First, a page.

Starring: Clint Eastwood, Andy Robinson, Harry Guardino, Reni Santoni, John Vernon
Release Date: Dec. 22, 1971
Running Time: 102 min
Genres: Action, Crime, Thriller, Drama
Commentary Dirty Harry is the first of several "Dirty Harry" films, starring Clint Eastwood as "Dirty" Harry Callahan, a very tough, no-nonsense cop who's out for justice at all costs. In this film he goes after a madman named Scorpio (Robinson). Dirty Harry has little respect for routine procedure but always gets results, and certainly does in this case.
The movie begins with serial killer Scorpio killing a young girl in a San Francisco roof top swimming pool with a high-powered rifle. He threatens to kill another person every day unless he's paid a ransom from the police department. Callahan goes after him several times, but gets into trouble with his department for not respecting Scorpio's rights. Eventually Scorpio kidnaps a busload of children and Callahan decides to go after him himself without authorization. He's able to rescue the children, but then Scorpio kidnaps a young boy, holding a gun up to his head. Callahan manages to shoot Scorpio in the arm, causing him to drop his gun. He then wastes Scorpio with his last bullet and throws his badge into the river in disgust.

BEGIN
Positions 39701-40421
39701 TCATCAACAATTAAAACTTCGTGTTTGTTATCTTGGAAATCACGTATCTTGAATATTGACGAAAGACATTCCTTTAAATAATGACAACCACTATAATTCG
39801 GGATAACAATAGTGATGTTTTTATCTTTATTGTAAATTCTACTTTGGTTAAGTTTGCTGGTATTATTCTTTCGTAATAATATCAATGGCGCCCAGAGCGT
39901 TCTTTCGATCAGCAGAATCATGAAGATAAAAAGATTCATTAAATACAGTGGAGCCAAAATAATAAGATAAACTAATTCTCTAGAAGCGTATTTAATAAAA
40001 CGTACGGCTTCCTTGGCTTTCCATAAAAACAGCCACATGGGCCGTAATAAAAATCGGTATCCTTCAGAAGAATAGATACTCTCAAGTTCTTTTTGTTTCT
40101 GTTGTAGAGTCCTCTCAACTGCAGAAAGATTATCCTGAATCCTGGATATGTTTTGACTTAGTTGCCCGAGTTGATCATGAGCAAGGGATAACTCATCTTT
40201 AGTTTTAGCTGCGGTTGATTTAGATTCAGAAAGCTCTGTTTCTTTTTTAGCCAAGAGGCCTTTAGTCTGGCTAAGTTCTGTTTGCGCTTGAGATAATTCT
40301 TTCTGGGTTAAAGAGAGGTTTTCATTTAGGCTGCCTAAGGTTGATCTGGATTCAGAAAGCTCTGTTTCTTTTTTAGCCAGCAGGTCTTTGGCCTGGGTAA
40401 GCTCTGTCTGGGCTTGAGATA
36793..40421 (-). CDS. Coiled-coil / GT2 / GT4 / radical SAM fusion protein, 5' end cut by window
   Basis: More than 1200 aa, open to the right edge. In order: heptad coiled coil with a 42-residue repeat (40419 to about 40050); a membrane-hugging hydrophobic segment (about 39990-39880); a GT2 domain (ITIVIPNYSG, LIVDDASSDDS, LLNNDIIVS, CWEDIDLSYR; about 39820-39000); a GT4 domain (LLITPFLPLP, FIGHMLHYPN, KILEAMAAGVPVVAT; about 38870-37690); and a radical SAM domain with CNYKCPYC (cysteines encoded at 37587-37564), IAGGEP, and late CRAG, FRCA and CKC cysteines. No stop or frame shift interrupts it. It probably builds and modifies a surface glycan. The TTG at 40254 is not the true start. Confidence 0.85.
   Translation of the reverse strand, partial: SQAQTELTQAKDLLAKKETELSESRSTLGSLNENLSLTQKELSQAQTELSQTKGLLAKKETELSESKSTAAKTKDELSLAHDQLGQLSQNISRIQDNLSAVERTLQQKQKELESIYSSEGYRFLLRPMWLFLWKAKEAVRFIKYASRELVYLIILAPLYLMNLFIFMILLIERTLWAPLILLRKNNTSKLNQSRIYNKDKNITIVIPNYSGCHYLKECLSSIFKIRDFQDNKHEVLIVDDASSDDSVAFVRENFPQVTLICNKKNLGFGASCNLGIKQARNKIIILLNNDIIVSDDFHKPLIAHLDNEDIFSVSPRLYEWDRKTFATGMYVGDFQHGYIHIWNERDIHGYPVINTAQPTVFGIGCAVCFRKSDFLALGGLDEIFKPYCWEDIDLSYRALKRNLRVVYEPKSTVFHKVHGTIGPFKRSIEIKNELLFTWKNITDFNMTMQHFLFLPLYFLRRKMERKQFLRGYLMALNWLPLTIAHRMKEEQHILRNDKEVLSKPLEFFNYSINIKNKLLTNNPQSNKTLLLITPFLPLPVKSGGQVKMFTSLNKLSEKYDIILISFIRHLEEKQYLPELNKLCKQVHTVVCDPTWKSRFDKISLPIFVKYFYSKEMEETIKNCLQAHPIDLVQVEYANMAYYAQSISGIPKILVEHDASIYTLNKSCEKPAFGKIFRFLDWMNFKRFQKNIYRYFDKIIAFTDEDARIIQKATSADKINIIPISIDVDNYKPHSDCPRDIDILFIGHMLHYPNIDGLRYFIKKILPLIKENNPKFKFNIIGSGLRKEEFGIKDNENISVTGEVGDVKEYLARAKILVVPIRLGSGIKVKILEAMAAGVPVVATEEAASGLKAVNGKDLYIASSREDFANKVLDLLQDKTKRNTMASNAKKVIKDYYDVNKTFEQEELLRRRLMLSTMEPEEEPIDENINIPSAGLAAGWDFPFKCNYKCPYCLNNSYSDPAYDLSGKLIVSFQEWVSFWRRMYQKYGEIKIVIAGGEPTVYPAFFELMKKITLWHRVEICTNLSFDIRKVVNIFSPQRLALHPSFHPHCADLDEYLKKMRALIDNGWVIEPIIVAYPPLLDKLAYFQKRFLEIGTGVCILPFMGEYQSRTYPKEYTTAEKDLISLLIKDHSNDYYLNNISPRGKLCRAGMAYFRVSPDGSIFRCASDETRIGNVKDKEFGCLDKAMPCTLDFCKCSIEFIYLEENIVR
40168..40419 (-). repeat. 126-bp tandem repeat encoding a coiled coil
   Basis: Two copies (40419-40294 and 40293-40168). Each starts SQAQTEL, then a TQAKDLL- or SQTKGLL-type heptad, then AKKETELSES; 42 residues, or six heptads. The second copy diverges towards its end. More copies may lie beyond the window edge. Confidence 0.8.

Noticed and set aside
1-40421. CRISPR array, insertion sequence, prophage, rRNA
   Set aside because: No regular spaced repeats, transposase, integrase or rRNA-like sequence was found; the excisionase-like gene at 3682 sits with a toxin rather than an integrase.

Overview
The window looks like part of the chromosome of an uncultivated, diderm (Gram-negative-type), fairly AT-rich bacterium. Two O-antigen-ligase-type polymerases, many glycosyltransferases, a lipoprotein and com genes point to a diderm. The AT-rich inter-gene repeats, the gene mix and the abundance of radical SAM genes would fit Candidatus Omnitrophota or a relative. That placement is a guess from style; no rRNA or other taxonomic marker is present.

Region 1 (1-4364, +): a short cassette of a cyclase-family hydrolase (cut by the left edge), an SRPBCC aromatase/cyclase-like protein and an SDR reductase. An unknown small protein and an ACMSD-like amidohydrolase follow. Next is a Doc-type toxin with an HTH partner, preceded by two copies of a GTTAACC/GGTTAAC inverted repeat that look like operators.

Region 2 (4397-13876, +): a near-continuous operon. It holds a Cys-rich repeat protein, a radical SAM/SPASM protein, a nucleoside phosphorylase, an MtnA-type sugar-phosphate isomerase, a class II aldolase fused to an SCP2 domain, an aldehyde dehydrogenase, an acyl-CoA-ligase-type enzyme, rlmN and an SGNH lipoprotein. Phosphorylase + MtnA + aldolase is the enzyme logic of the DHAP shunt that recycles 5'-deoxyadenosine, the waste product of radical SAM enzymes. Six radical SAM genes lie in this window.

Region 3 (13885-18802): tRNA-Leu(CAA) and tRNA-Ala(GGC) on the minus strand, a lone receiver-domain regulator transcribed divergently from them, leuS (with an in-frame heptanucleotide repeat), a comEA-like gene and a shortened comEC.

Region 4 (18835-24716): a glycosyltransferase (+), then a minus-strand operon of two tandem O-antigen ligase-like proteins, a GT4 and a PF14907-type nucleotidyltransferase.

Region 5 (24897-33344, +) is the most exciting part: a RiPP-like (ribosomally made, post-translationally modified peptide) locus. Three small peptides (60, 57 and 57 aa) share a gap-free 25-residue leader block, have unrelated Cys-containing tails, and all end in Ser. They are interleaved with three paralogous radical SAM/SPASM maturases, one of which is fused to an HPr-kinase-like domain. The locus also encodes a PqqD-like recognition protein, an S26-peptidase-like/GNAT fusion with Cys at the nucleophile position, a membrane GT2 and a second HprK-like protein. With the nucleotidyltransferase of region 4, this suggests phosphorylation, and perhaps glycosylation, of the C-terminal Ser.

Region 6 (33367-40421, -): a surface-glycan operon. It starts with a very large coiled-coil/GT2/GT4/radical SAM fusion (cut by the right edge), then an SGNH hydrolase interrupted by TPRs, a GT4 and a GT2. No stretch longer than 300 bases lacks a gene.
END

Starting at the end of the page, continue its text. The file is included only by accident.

Cultural Significance Dirty Harry became a very popular film. It spawned four sequels and influenced many other similar movies. Dirty Harry was also one of the first films in which Clint Eastwood plays a cop.
Social Relevance I think the tone of Dirty Harry is too conservative in the sense that it seems to imply that there's too much emphasis in our society on criminal rights and not enough on fighting violent crime. There may be some truth to this, at least at the time the movie was made, but I think the film exagerates this point.
Interestingly, the sequel Magnum Force takes the opposite point of view. In that movie, the San Francisco police force abuses their power and ends up killing violent criminals without respect for the legal system. Harry fights them, in the end saying, "Man's got to learn his limitations!"
Here's the original movie trailer.
Here's the famous last line delivered by Clint Eastwood.